I want us to tackle a growing problem amongst many Muslims today: It’s the procrastination from reading/reciting the Quran on a daily basis. We call it procrastination, but in some cases, it can be called complete abandonment (may Allah protect us).
How can I stop thinking about women? I try too fast but don’t have enough money to get married and I try to lower my gaze but it’s so difficult. Please advise.
Assalamu Alaikum wa rahmatullahi wa Barakatuh
Thank you for your question.
Allah says in the Quran:
“Tell the believing men to lower their gaze (from looking at forbidden things)…” [Surat al-Nur: 30]
Al-Junayd (rahimahullah) was asked: “With what do we seek help to lower our gaze?”
He replied: “Your knowledge that Him looking upon you precedes whatever you look at.”
In regard to these verses Ibn al-Qayyim (rahimahullah) says: “So He (Allah) put purity after lowering of the gaze and protecting of the private parts. For this reason lowering the gaze away from the prohibited things warrants three great benefits. The first of them is the sweetness of Imaan and the pleasure that comes from it, which is more sweet and pleasing than that which he diverted his eyes away from for Allah’s sake. Verily, whoever abandons a thing for Allah’s sake, He (Subhaanahu WaTa’ala) compensates him with better than it…The second benefit is a light in the heart and quality of intuition… and the third benefit is the strength of the heart and steadfastness and courage. So Allah (Subhaanahu WaTa’ala) would give him, by His strength, the ability of wisdom and substantiation, and the devil would flee from him as it has been mentioned in the saying, “Whoever fears his whims, the devil would race out of his shadow.”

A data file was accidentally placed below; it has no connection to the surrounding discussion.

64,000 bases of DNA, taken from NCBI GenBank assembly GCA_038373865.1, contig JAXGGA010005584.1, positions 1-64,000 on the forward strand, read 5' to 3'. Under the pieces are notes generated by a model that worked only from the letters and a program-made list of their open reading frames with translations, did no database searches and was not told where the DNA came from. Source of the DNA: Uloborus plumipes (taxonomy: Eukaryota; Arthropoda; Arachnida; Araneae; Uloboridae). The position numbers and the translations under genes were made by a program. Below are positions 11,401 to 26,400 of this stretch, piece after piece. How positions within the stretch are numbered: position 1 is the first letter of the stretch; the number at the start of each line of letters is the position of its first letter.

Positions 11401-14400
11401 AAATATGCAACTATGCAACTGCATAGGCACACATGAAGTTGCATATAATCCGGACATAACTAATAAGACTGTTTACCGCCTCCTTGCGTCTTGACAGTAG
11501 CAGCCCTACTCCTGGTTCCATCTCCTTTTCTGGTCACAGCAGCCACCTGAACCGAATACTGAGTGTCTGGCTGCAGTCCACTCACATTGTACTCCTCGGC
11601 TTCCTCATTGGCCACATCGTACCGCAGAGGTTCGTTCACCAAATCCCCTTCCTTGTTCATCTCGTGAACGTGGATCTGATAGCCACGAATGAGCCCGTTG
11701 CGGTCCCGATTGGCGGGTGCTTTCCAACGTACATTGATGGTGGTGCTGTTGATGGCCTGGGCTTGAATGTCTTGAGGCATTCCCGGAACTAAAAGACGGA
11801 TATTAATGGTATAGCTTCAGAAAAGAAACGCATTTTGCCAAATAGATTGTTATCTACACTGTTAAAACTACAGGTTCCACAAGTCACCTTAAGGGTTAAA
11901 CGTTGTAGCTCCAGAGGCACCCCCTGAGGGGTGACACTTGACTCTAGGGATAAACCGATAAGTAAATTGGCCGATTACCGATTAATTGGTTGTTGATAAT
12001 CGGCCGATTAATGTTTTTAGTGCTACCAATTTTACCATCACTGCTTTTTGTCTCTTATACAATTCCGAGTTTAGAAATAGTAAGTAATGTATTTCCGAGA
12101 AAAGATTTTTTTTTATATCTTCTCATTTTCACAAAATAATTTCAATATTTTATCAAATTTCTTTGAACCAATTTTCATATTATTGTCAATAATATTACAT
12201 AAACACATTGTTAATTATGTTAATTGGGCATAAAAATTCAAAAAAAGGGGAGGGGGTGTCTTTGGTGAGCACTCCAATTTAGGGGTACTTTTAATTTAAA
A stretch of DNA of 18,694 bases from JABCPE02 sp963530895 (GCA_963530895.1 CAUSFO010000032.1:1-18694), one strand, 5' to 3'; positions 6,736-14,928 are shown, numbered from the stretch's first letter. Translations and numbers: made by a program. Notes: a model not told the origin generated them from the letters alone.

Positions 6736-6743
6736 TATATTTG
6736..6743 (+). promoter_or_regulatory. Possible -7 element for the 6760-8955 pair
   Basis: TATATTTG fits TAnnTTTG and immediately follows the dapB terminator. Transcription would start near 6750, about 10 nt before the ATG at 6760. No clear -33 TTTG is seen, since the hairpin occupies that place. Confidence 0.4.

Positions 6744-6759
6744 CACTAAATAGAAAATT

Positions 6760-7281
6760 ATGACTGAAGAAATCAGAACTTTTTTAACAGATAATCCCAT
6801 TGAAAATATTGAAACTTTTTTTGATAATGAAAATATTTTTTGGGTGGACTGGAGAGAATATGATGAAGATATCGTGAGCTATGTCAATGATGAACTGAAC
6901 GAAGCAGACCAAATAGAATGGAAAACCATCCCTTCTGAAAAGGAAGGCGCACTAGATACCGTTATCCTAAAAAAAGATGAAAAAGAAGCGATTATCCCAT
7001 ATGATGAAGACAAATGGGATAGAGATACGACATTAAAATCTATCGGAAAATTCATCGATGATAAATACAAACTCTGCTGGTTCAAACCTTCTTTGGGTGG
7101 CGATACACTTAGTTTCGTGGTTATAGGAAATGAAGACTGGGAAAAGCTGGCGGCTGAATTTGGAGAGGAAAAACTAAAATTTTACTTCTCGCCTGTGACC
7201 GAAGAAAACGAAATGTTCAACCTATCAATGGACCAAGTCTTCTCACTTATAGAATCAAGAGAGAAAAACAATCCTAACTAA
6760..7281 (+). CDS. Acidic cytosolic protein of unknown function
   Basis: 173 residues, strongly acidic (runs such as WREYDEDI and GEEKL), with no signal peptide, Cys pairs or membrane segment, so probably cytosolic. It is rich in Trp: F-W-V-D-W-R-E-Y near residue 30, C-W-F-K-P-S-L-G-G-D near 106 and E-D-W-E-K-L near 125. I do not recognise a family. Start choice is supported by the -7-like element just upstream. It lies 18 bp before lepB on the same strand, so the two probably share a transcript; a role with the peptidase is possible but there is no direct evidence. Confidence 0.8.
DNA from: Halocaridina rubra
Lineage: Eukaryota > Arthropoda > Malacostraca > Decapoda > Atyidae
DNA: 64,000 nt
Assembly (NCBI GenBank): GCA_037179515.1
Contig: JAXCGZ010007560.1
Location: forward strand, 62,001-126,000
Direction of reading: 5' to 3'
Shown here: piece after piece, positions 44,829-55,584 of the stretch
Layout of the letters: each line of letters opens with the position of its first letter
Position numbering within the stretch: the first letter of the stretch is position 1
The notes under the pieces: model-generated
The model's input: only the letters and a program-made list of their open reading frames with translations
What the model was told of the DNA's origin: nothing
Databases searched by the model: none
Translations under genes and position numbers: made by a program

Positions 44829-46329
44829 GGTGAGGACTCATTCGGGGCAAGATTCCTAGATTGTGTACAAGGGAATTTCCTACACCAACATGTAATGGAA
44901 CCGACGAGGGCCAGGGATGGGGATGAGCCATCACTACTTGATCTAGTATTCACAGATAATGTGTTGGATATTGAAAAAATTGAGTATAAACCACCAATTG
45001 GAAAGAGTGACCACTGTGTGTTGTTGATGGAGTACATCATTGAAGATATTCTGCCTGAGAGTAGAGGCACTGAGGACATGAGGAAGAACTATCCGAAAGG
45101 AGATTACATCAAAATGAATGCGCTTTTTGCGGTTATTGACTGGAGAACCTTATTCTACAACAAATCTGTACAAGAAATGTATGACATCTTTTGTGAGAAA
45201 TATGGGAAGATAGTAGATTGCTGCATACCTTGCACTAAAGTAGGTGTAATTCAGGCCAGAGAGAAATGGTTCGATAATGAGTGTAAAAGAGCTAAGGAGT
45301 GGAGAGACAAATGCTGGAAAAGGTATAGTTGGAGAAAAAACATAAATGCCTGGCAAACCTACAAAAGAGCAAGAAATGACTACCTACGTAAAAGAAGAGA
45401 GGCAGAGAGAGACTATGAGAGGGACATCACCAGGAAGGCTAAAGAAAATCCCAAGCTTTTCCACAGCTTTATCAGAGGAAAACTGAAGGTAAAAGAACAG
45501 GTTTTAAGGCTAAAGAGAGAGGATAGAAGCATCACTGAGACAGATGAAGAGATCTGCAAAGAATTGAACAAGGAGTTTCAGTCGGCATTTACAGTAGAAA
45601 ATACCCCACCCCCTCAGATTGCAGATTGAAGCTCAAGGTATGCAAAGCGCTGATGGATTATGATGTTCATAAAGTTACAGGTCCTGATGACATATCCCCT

So part of the answer dear brother is recognizing that Allah is watching you and that by looking at that which He has forbidden, you risk losing the opportunity to see Him on the Day of Judgment.
As far as practical tips are concerned:
1. Install a firewall on your computer/laptop that filters lewd material
2. Enroll in a program online to help you deal with pornography. Purify your gaze is one that I would recommend.
3. Try not to put yourself in a situation that will make it harder for you. So avoid places that will cause your gaze to wander and also being alone with your computer/laptop/TV.
4. Fasting controls ones desires and builds that consciousness in Allah needed to fight this disease.
5. Remind yourself frequently of the reward of paradise for lowering your gaze.
May Allah make it easy for you and grant you strength and firmness. Ameen
And Allah knows best.
Answered by Shaykh Omar Suleiman
Hadith of the Day Imam
Director – Islamic Learning Foundation
The connection between your mind and body is very powerful and although it cannot be visually seen, the effects your mind can have on your physical body are profound. We can have an overall positive mental attitude and deal directly with our internal challenges and in turn create a healthy lifestyle or we can be in negative, have self destructive thoughts and not deal with our internal issues, possibly even cloak those issues with affirmations and positivity without finding the route and in turn we can create an unhealthy lifestyle. Why is this?
Our emotions and experiences are essentially energy and they can be stored in the cellular memory of our bodies. Have you ever experienced something in your life that left an emotional mark or pain in a certain area of your body? Almost as if you can still feel something that may have happened to you? It is likely because in that area of your body you still hold energy released from that experience that is remaining in that area. I came across an interesting chart that explores some possible areas that various emotions might affect the body.